Mortgages are shaping up as one of the potential bright spots for lenders (and the economy) this year.
The Home Mortgage Disclosure Act data due in the next few weeks is expected to show the turnaround actually began last year. The numbers will likely provide further evidence that home lending in 2014 was not nearly as depressed as some economists had predicted, according to a closely watched HMDA forecast by the analytics firm CoreLogic.
As a result, overall lending estimates probably will be revised higher for 2015 since the HMDA data is the benchmark on origination volume. Speculation that the Federal Reserve may hold off raising interest rates until December or next year could further buoy those outlooks.
Granted, mortgage lending fell 27% last year to $1.28 trillion, according to CoreLogic, which used public record data to mimic the upcoming HMDA report. But most economists had forecast a nearly 40% drop in home lending in 2014, compared with lending volume of $1.75 trillion in 2013.
"The market didn't shrink as much as folks had expected," said Sam Khater, a deputy chief economist at CoreLogic in Irvine, Calif. "This has implications for the market's size in 2015, so we'll probably see more of the numbers moving up."
The bright spot came from the higher mix of home purchases at 51% compared to 49% refinances. That momentum continued into 2015.
On Monday, Freddie Mac revised its estimate for 2015 mortgage originations to $1.45 trillion, up from a previous estimate of $1.35 trillion, according to Freddie's Chief Economist Sean Becketti. He cited stronger-than-expected refinance activity and home sales, which are projected to reach 5.73 million units this year. If the estimates hold, 2015 could be the best year for home sales since 2007, Becketti said in a press release.
In July the Mortgage Bankers Association also raised its forecast, saying total originations will jump 23% to $1.35 trillion in 2015; it cited a 25% surge in home purchases to $801 billion.
Economic conditions have made lenders are more optimistic about housing in 2015 than they have been in some time. Low rates are still enticing homeowners to refinance and relaxed down payment requirements by Fannie Mae have spurred more home sales to first-time homebuyers.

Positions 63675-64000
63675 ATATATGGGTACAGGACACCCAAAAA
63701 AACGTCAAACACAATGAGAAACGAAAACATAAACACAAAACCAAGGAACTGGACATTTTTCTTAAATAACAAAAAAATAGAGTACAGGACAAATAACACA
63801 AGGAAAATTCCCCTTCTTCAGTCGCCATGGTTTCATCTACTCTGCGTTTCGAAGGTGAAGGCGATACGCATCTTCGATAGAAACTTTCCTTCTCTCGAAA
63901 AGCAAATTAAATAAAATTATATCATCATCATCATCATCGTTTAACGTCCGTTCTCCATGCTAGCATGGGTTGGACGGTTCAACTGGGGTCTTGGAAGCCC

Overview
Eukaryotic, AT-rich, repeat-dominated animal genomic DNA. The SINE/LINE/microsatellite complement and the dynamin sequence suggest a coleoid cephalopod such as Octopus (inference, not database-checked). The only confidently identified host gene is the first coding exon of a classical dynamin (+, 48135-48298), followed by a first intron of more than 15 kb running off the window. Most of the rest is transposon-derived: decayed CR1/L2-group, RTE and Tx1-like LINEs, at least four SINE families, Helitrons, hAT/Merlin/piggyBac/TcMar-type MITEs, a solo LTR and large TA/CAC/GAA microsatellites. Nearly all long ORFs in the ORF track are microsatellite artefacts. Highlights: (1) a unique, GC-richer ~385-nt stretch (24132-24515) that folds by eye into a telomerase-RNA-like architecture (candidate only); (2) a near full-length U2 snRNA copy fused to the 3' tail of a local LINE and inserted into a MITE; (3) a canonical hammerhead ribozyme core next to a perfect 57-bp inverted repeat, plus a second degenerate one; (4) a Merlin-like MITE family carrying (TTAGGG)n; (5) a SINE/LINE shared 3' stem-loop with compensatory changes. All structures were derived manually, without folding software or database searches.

If anything, the CoreLogic estimate may simply whet lenders' appetite for the official HMDA data release in mid-September by the Federal Financial Institutions Examination Council.
HMDA data is collected from more than 7,200 financial institutions on borrowers who apply for mortgages. It is regularly used by bank examiners for fair lending examinations and enforcement actions. Regulators also use the data to target lenders that they think have failed to provide mortgage credit in minority neighborhoods.
Moreover, banks and mortgage lenders hew closely to the HMDA data when planning budgets and hiring. Fannie Mae and Freddie Mac use it to set public policy goals. The data is mined for denial rates on mortgage applications — an area CoreLogic did not attempt to forecast.
CoreLogic's estimate of mortgage origination volume is typically 1% below the HMDA estimate, Khater said. Since HMDA reporting covers about 95% of the market, the total mortgage market was probably closer to $1.36 trillion last year, Khater said. More telling for the future is that home purchases, according to the CoreLogic analysis, made up 54% of total lending compared with 46% for refinances.
Of course, the trillion-dollar mortgage market can be very tough to gauge. Economists have consistently low-balled the overall market, in part because of gyrating mortgage rates and lags in public records data.
"We're sort of driving forward by looking in the rearview mirror, and it's a nine-month lag," Khater said.
Banks, mortgage lenders and the government are still struggling to determine the real size of the mortgage market, which topped $2.3 trillion in 2006. At that time, lax regulations and loose underwriting standards led to a proliferation of "no income, no asset" and "no money down" loans that inflated total volume.
David Moffat, the president and CEO of Mortgage TrueView, a Bountiful, Utah, analytics provider, said higher 2014 volumes should augur well for a stronger housing market going forward. The eventual rise in rates does not concern him.
"The argument that many would like us to believe — and I don't think it's unreasonable — is that rising interest rates indicate a growing economy," Moffat said. "When rates are low, refinancing is what people do. If there is that stability, a rise in interest rates would be a way of the Fed saying 'We're fine.' "
Conversely, some experts would argue that lackluster wage growth and a strong rebound in home prices will keep many homebuyers on the sidelines unable to afford a home in urban and coastal markets.
The HMDA release also will ignite plenty of debate about the Consumer Financial Protection Bureau's proposal from July 2014 to expand HMDA requirements to include about 40 additional data points. The CFPB wants lenders to disclose the age and credit score of homebuyers, the property value and interest rate details. Currently, publicly released data is primarily broken down by geography, race, gender and whether the applicant was approved or denied.
"The opportunity that lies ahead is to get to a better place analytically," said Moffat. "Maybe the real value of the HMDA data will be to show that the bottom isn't falling out of the market."